The dead of winter is fast approaching. This is the time when Bulkley steelhead fisherman are in a dark place. too far removed from last years memories of tailing chrome wild fish, and too far away from stepping into a run armed only with a dry fly. We read fishing magazines, tie flies, and tell stories of past battles with the strongest fish that swims. All of this helps dull the pain. It only slightly quenches a thirst for the true adrenalin rush of watching a wild steelhead chew through your backing like Christmas time does to your bank account.
If you lie awake at night, eyes wide open staring at the ceiling thinking of that fish you had that made you quiver at the knees. The one that made you feel like a rookie as you tenderly eased its massive body towards shore, hoping to lay your hand on his tail. As you reached for it the fly came unbuttoned and the fish squirted away. If this image keeps you up at night, distracts you from your work and effects your relationship with your wife and family, you my friend need Steelheaders anonymous.
Many of us Steelheaders have the little known or understood psychosis called "Pre-Season Steelheading Syndrome" or PSS. It comes upon you the day after your fishing seasons ends, and continues until the following year. The symptoms can be easily recognized by fellow fisherman, but are often confused for other maladies by non-steelheaders.
The symptoms of Pre-Season Steelheading Syndrome, or PSS, begin with feeling kind of twitchy and anxious, even grouchy, and never wanting to put all your fishing gear away. PSS is temporarily alleviated when the latest issue of your favorite fishing magazine arrives in the mail, but symptoms quickly return right after you devour every page of the issue... in a flat 20 minutes. PSS is also quelled with activities like post season scouting trips, casting in the yard, buying new gear, commiserating with fellow addicts. However, the antsy feeling returns within a few hours or days.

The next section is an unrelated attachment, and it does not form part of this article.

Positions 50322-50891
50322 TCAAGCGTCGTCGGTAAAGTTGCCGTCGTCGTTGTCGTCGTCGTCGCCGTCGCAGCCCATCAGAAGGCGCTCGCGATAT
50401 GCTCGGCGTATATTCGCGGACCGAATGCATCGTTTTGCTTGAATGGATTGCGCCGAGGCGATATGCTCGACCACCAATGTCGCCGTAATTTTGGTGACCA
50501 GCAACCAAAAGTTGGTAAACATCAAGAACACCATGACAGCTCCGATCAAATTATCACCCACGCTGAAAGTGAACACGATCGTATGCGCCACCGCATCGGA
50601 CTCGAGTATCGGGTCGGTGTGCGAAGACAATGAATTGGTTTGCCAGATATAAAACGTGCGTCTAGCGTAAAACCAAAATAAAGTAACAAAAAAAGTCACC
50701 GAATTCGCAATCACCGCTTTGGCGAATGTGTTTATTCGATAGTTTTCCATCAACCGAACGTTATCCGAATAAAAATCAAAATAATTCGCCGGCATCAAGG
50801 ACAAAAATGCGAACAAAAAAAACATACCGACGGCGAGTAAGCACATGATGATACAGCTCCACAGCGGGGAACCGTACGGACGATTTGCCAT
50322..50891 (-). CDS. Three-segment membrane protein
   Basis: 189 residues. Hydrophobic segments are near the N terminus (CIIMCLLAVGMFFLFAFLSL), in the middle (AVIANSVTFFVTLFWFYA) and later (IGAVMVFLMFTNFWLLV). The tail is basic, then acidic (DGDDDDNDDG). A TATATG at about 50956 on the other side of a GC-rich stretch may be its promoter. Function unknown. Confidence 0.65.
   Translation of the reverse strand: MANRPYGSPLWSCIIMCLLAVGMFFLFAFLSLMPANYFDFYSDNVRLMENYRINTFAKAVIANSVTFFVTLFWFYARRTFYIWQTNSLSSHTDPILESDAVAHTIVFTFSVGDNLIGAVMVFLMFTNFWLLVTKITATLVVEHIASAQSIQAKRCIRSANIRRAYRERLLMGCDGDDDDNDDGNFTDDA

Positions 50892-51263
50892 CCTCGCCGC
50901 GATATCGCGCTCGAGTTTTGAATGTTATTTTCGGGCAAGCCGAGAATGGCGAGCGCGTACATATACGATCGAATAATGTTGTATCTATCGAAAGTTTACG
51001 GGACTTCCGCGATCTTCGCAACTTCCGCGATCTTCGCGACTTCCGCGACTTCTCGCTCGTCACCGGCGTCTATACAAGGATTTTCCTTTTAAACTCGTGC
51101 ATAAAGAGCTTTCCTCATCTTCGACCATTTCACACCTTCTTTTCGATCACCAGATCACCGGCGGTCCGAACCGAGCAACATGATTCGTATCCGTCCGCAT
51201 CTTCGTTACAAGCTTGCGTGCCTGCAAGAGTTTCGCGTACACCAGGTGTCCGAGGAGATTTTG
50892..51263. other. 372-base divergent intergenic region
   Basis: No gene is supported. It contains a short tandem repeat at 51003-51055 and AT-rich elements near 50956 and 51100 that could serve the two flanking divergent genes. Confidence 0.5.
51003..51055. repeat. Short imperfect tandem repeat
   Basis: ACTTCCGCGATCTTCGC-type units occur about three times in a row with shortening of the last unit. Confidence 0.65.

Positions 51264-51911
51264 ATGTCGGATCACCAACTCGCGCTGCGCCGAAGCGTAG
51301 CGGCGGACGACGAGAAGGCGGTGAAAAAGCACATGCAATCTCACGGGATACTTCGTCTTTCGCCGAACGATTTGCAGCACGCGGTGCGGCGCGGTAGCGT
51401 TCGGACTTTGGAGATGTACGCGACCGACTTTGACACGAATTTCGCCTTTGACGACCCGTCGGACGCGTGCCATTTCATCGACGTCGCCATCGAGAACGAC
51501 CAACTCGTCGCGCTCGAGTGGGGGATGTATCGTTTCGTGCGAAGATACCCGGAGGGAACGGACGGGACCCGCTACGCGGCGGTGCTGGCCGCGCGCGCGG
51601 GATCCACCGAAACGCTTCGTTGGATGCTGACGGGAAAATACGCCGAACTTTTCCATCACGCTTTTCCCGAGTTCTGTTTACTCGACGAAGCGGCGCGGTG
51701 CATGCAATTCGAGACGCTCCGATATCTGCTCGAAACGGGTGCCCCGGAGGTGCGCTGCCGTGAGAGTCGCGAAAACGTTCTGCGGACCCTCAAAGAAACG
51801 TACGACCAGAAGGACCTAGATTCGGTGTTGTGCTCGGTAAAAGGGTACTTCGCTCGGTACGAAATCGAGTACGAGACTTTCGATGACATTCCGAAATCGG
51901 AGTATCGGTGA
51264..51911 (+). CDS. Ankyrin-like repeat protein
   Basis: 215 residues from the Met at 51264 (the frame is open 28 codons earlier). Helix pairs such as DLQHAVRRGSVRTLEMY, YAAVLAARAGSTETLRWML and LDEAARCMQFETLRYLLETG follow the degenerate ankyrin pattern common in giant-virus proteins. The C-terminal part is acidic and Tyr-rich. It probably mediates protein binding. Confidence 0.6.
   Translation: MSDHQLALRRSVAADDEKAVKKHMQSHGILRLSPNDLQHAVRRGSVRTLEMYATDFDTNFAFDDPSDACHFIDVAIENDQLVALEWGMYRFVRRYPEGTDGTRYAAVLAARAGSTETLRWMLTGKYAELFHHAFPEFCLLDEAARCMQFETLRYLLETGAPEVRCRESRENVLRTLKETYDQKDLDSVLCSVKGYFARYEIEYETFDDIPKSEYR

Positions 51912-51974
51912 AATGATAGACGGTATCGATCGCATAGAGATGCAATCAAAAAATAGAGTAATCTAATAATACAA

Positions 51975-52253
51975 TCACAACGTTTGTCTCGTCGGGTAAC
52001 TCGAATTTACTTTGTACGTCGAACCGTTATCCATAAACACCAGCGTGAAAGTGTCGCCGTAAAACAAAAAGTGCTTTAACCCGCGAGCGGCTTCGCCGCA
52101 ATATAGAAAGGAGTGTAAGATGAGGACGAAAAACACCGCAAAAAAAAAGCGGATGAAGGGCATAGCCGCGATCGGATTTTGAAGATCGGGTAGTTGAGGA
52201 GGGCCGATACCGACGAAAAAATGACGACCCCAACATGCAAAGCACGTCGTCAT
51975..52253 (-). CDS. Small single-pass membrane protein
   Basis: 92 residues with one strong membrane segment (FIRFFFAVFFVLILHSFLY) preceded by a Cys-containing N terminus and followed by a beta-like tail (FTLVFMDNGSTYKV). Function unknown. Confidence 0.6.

The most satisfying and sustained relief from PSS is, of course, extended Steelheading trips with one's buddies where Spey Casting, high decibel flatulence and not bathing for a week gives you the full satisfaction of becoming one with nature.
I originally join Steelheaders Anonymous when I hit rock bottom. I had alienated everyone in my life. It started out innocently enough. I began to think about steelhead at parties now and then to loosen up. Inevitably, though, one thought led to another and soon I was skipping out on parties early to wet a line.
I began to fish alone—"to relax," I told myself—but I knew it wasn’t true. I was fishing all the time. Things weren’t going so great at home, either. I was fishing through anniversaries, valentines day. One time I darted out during Christmas breakfast to make a few casts. I hooked a 20 pound steelhead in which I fell in trying to land it. I had to have my wife take me to the hospital for hypothermia on Christmas day. When it was all over she asked me if it was worth it and I said “Yes”. She slept at her mothers that night.
I soon had a reputation as a sick man who didn’t care about anyone or anything accept the thrill of a screaming reel. One day I arrived home after hooking 3 and landing 1 steelhead all on dries. The euphoric feeling dissipated pretty quickly when I came to find all my friends and family sitting in my living room. It was an intervention! I snarled as I stomped out the door. I headed for the river, in the mood for some dirty indicator fishing. I roared into the parking lot and ran up to a small deep riffle. A Conservation Officer tapped my shoulder and informed me the river had closed the day before and threatened me with a ticket. I damn near took a cast anyway.
To this day, I believe that a Higher Power was looking out for me that day. As I sank to the ground clawing at the unfeeling graphite rod, a poster caught my eye: ‘Friend, are steelhead ruining your life?’ it asked. You probably recognize that line. It comes from the standard Steelheaders Anonymous poster. It is responsible for what I am today—a recovering Steelheader.
I never miss an SA meeting. At each meeting we watch course fishing videos; British techniques on trophy carp fishing, or Chub 101. We shared experiences about how we avoided steelheading since the last meeting. I still have my job, and things are a lot better at home. Sometime I have thoughts of going to the great lakes and fishing their steelhead because they aren’t real steelhead. However my sponsor says they are a gateway fish that would ultimately end in my demise. If this story touches you call me. I will sponsor you, and you can come to our humble Steelheaders Anonymous chapter here on the banks of the Bulkley River.